Online was my source. I found some designer flannels here and here, the fanfare collection. If you really want to spend a pretty cent on your burp cloths, you can hunt down the amazing Heather Ross Munki Munki flannels (Cut up PJs). That's what I really wanted to do, but I was also on a budget and needed a large quantity.

FREE printable pattern:

Flannel Fabric
Sewing Machine
White Thread
Straight Pins
Iron and Iron Board

1. Print pattern on 11x17 paper and cut it out.
2. Back up two prints of fabric and fold. Line it up so that you can fit as many as possible on the fold.
3. Place pattern on one of the back sides with the "Place on Fold" on the fold of the fabric, pin and cut out.
4. Sew 1/4" in from the edge, straight stitch all the way around the shape, leaving a 2" opening on one of the middle contour sides.
5. Turn inside out and iron flat, making sure to push out all of the fabric. *I use a chopstick to get the full shape.
6. Hand stitch the opening closed using a blind stitch (pretty good tutorial here).
7. Finish off with a decorative or zigzag top stitch all the way around the burp cloth shape about 1/4" in from the edge.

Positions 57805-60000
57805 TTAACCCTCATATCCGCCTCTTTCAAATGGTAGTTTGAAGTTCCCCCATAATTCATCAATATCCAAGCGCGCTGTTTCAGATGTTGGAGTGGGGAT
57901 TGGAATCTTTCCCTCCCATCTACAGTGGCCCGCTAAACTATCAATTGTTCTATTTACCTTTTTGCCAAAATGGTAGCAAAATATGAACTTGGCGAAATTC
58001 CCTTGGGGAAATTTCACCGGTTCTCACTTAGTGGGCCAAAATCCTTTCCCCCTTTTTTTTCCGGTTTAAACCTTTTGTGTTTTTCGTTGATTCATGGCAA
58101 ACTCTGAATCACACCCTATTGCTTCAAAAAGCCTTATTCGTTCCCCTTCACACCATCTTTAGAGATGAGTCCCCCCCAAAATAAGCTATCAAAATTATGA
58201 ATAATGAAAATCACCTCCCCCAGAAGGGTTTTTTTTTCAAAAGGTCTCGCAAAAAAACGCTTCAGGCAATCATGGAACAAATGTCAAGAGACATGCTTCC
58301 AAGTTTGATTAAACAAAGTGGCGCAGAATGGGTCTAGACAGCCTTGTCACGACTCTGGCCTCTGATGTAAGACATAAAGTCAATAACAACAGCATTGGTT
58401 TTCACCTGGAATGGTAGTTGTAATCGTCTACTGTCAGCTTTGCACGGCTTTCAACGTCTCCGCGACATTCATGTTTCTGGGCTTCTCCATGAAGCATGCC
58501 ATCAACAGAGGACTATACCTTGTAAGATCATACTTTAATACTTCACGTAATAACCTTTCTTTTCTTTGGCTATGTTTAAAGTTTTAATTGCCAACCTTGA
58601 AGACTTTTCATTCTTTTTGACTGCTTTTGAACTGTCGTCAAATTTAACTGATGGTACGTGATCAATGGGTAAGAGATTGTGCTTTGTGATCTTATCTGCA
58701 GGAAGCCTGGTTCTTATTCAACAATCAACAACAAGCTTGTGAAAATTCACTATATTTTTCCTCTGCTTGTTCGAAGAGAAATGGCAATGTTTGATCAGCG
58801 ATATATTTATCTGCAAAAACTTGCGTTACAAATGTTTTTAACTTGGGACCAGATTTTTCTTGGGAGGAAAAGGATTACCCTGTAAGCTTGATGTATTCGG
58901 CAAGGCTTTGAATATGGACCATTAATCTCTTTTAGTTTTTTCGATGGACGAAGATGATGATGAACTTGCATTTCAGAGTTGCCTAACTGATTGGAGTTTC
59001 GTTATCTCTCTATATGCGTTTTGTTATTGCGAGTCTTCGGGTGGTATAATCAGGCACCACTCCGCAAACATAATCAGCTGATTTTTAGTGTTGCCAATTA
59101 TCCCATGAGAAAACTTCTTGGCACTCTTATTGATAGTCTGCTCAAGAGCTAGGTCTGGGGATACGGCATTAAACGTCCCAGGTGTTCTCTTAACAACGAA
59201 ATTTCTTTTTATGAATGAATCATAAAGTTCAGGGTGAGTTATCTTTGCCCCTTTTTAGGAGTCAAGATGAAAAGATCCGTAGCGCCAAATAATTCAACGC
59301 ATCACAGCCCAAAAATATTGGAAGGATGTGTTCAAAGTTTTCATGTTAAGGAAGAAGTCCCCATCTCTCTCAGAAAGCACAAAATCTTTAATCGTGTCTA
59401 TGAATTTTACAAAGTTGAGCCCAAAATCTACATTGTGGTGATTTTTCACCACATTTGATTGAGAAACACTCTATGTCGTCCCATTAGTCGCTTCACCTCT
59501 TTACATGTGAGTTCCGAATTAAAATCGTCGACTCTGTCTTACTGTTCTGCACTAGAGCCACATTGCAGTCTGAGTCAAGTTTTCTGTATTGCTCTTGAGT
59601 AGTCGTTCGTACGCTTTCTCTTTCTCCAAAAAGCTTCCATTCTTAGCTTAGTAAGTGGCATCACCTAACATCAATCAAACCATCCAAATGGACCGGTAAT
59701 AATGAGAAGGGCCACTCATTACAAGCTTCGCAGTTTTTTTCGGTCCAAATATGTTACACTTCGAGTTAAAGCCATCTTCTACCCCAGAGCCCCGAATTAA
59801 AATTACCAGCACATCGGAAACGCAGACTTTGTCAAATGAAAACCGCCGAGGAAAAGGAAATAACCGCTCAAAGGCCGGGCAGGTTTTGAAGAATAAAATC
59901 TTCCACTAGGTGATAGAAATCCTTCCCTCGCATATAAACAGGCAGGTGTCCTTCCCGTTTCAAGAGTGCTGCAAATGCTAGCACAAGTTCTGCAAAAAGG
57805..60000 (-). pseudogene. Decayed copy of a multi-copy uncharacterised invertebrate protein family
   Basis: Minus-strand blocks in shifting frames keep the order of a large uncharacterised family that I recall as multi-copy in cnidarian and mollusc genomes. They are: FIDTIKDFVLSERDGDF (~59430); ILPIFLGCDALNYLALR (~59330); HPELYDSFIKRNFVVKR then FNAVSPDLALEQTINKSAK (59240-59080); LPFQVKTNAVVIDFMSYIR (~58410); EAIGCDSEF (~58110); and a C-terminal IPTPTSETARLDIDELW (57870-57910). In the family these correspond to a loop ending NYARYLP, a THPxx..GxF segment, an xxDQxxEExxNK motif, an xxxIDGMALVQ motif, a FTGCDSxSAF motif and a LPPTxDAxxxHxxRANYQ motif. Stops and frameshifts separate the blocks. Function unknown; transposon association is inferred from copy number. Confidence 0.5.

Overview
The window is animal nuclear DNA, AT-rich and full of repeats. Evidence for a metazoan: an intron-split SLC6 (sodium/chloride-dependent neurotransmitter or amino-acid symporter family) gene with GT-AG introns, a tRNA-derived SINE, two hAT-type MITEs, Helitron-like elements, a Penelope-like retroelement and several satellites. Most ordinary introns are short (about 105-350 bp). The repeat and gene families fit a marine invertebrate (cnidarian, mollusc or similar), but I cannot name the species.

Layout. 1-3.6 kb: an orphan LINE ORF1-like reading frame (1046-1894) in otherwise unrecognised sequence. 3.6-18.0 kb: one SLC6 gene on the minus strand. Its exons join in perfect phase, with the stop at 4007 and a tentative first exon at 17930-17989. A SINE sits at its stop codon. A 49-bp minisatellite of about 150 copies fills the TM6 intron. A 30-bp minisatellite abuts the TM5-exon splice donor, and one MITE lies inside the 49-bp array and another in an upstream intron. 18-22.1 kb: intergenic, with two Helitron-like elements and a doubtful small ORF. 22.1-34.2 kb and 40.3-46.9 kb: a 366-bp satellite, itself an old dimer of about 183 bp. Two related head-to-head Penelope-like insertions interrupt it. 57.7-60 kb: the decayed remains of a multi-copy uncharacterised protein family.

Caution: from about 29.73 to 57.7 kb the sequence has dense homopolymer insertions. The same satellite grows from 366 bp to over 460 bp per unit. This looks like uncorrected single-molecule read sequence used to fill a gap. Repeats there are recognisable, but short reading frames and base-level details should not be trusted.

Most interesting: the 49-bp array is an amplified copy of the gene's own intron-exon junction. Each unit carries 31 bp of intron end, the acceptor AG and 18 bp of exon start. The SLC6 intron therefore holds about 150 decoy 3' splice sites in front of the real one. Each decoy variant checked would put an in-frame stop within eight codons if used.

15 January 2014


This room has taken four years to find it's place. As my daughters room it was never really complete. Now it's The Happy Place. See the style sheet here. There are still a few things to add, but that will happen later on.

For the first time, I can really say I'm pleased with this room. Many thanks to my helpful and patient husband!

White Expedit Shelves - IKEA
Egg Chair - IKEA
Play Kitchen - IKEA
Knappa Light - IKEA
White Shag Rug - Target
Play Table/Chairs - P'kolino
White Baskets - Pottery Barn Kids
Cloud Shelf - RoomMates
Curtains - IKEA
Side Table - Vintage
Rag Rug - Handmade (more on the rug here)
Yellow Side Table - Vintage (painted)
Green Baskets - Target
Mirror - Handmade
Balloons - Handmade
Jonathan Adler Table Lamp - JCPenney
Globes - Vintage